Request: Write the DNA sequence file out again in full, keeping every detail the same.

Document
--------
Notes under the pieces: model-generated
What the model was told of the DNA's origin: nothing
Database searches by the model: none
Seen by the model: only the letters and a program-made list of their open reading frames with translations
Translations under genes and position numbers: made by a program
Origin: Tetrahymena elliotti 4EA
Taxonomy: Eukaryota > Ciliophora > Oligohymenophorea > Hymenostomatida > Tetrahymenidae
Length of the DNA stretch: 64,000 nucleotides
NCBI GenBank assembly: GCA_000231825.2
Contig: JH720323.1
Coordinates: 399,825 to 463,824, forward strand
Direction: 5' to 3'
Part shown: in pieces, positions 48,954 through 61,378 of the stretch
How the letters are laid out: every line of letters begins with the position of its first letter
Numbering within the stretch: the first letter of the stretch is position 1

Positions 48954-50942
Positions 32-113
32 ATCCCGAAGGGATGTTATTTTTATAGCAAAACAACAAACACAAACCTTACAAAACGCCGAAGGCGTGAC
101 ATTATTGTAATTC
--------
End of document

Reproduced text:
Notes under the pieces: model-generated
What the model was told of the DNA's origin: nothing
Database searches by the model: none
Seen by the model: only the letters and a program-made list of their open reading frames with translations
Translations under genes and position numbers: made by a program
Origin: Tetrahymena elliotti 4EA
Taxonomy: Eukaryota > Ciliophora > Oligohymenophorea > Hymenostomatida > Tetrahymenidae
Length of the DNA stretch: 64,000 nucleotides
NCBI GenBank assembly: GCA_000231825.2
Contig: JH720323.1
Coordinates: 399,825 to 463,824, forward strand
Direction: 5' to 3'
Part shown: in pieces, positions 48,954 through 61,378 of the stretch
How the letters are laid out: every line of letters begins with the position of its first letter
Numbering within the stretch: the first letter of the stretch is position 1

Positions 48954-50942
Positions 32-113
32 ATCCCGAAGGGATGTTATTTTTATAGCAAAACAACAAACACAAACCTTACAAAACGCCGAAGGCGTGAC
101 ATTATTGTAATTC